This curious god is the hero of hundreds of folklore tales, and the tutelar deity of several of the societies of Zuni. He is represented as possessing a human form, furnished with flint knife-feathered pinions, and tail. His dress consists of the conventional terraced cap(representative of his dwelling-place among the clouds), and the ornaments, badge, and garments of the Ka[']-ka. His weapons are the Great Flint-Knife of War, the Bow of the Skies (the Rain-bow), and the Arrow of Lightning, and his guardians or warriors are the Great Mountain Lion of the North and that of the Upper regions.

He was doubtless the original War God of the Zunis, although now secondary, in the order of war, to the two children of the Sun mentioned at the outset.

Anciently he was inimical to man, stealing and carrying away to his city in the skies the women of all nations, until subdued by other gods and men of magic powers. At present he is friendly to them, rather in the sense of an animal whose food temporarily satisfies him than in the beneficent character of most of the gods of Zuni.

Both the Great White Bear and the Mountain Lion of the War Priesthood are, as well as the Knife-feathered Demon, beings of the skies. For this reason the fetich of the Mountain Lion of the skies (of aragonite) is preferred by a Priest of the Bow above all other kinds or colors. Unfortunately, none of the fetiches of this priesthood are to be found in the collections of the Bureau, and but one, with its pouch, has been reproduced from the original, which is in my possession. It was not presented to me with my other paraphernalia on the night of the final ceremonials of my initiation into the Priesthood of the Bow, but some months afterward when I was about to start on a dangerous expedition. At this time I was charged with carefully preserving it during life as my special fetich, and instructed in the various usages connected with it. The other was drawn from a sketch made by myself of a fetich in Zuni.

These fetiches—more usually of the Mountain Lion than of the others; very rarely of the Knife-feathered Demon—are constantly carried by the warriors when abroad in pouches like those of the Hunters, and in a similar manner. They are, however, not returned to the headquarters of the society when not in use; but, being regarded, with the other paraphernalia of their possessor, as parts of his Sa-wa-ni-k'ia, are always kept near him.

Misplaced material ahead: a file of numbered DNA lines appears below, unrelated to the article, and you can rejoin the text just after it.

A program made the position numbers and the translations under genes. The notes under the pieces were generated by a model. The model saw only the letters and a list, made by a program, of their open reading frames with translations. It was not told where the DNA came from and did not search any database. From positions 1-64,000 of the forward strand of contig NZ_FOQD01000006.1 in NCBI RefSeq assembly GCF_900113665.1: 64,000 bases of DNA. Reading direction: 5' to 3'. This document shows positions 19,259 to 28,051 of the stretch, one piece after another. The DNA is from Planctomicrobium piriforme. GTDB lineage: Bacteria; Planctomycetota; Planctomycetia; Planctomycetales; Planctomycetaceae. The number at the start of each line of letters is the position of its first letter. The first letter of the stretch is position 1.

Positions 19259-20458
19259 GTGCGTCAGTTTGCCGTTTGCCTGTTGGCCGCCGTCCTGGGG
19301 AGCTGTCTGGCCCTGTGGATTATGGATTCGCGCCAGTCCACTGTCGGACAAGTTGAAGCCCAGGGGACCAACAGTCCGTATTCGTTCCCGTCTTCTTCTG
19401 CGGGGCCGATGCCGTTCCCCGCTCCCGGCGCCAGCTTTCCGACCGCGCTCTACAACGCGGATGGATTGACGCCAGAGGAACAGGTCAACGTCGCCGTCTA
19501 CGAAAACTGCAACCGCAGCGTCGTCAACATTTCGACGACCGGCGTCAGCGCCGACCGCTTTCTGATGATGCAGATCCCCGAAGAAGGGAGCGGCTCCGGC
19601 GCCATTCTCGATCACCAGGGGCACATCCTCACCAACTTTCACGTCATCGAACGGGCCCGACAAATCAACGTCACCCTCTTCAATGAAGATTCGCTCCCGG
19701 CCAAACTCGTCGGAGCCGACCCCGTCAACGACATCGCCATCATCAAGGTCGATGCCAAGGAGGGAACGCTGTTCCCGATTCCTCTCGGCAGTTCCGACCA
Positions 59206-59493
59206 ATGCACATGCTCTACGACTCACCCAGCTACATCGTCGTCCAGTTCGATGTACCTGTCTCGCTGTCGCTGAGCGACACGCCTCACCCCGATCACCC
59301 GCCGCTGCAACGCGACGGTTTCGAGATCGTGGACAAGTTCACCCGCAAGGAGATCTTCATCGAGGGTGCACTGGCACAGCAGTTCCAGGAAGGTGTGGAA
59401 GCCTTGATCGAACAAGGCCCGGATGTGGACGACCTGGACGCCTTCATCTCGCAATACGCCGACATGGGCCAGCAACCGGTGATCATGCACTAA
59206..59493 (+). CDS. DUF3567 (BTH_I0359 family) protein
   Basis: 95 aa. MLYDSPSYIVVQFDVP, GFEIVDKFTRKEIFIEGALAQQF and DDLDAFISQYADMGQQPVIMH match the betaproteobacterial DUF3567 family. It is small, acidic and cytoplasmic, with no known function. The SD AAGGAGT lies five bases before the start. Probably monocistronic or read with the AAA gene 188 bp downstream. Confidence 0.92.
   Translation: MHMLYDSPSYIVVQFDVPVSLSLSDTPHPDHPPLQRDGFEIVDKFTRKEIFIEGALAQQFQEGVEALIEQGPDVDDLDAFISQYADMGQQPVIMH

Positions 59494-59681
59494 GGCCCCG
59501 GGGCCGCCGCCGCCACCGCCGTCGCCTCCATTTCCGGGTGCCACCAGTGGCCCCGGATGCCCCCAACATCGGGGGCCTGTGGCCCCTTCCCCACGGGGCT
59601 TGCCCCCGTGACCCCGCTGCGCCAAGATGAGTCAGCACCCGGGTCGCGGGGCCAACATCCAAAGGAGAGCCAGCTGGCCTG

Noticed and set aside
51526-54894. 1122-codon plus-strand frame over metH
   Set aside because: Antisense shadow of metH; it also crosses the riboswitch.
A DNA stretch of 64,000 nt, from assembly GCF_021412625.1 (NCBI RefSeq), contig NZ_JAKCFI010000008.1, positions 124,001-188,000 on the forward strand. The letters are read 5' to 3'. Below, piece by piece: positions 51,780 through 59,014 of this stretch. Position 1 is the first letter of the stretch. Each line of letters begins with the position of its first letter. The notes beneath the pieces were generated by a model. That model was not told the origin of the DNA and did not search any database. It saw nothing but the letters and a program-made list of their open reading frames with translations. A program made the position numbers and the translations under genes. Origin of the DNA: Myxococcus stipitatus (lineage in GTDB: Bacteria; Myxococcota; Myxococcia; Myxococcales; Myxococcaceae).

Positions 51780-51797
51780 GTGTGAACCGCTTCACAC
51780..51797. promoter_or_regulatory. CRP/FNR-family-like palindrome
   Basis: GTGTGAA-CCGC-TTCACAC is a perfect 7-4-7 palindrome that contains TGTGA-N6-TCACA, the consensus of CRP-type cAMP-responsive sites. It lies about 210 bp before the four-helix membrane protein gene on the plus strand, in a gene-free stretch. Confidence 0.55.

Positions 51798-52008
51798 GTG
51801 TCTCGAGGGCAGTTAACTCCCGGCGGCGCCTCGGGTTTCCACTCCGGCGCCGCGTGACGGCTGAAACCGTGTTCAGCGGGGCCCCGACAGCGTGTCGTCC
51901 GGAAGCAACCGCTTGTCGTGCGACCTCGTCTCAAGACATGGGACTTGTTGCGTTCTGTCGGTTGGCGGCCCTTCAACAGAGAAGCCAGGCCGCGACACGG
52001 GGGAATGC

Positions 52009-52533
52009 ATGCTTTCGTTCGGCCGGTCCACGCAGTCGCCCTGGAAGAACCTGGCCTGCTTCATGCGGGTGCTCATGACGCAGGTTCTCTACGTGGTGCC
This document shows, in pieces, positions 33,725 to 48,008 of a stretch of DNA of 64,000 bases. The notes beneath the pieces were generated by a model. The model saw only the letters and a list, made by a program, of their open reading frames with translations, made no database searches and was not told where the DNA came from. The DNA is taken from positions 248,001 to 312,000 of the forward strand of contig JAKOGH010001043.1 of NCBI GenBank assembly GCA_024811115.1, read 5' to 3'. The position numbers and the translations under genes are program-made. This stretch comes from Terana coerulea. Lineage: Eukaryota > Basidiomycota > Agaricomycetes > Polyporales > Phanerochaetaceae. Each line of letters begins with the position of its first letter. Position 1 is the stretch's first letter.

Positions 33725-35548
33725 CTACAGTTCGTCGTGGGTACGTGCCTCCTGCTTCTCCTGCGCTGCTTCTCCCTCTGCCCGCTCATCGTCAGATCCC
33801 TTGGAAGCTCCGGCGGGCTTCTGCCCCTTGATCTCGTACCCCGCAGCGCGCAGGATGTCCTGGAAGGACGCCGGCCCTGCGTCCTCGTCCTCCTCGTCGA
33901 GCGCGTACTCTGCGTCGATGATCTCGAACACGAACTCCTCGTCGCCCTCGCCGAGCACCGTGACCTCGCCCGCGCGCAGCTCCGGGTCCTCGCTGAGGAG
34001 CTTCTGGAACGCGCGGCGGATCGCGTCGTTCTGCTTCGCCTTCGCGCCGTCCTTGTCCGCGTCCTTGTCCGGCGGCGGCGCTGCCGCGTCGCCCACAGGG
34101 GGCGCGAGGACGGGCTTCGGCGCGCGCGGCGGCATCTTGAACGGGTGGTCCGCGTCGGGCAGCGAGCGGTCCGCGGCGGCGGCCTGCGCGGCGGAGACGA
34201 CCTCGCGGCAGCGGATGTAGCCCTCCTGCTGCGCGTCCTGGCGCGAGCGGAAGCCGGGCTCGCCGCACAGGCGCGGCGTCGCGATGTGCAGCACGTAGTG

The perfect fetich of this order differs but little from those of the Hunters, save that it is more elaborate and is sometimes supplied with a minute heart of turkois bound to the side of the figure with sinew of the Mountain Lion, with which, also, the arrow-point is invariably attached, usually to the back or belly. The precious beads of shell, turkois, coral, or black stone, varied occasionally with small univalves from the ocean, are bound over all with a cotton cord. These univalves, theoliva (tsu-i-ke-i-nan-ne=heartshell), are, above all other shells, sacred; and each is emblematic of a god of the order. The wrist badges of the members are also made of these shells, strung on a thong of buckskin taken from the enemy. The arrow-point, when placed on the back of the fetich, is emblematic of the Knife of War (Sa-wa-ni-k'ia ae[']-tchi-en-ne), and is supposed, through the power of Sa-wa-ni-k'ia or the "magic medicine of war" (?) to protect the wearer from the enemy from behind or from other unexpected quarters. When placed "under the feet" or belly, it is, through the same power, considered capable of effacing the tracks of the wearer, that his trail may not be followed by the enemy.


The ceremonial observed by a Priest of the Bow, when traveling alone in a country where danger is to be apprehended from the enemy, may be taken as most illustrative of the regard in which the fetiches of his order are held.

Under such circumstances the warrior takes out his fetich from the pouch, and, scattering a pinch or two of sacred flour toward each of the four quarters with his right hand, holds it in his left hand over his breast, and kneels or squats on the ground while uttering the accompanying prayer:

Si! Lu-k'ia yaet-ton-ne, hom a-tae-tchu K'ia-pin-a-ha-i le-we Si! This day, my Fathers, Animal Beings, (all) thus much

i-na-kwe po-ti-tap-te hom ton te-hi-a-na-we. Ethl (by) enemies filled through me ye precious render Not (all do).

tel-i-kwen-te thlothl tchu-a i-na-kwe hom kwa'-hothl a-k'ia that (in any)way soever whom (of the) enemy my whatsoever with unexpected

a-tsu-ma-na-wam-i-k'ia-na. Lu-k'ia yaet-ton-ne hom to le'-na daring (existence) (pl.) shall. This day to me ye thus

[At this point, while-still continuing the prayer, he scratches or cuts in the earth or sands with the edge of the arrow-point, which is lashed to the back or feet of the fetich, a line about five or six inches in length].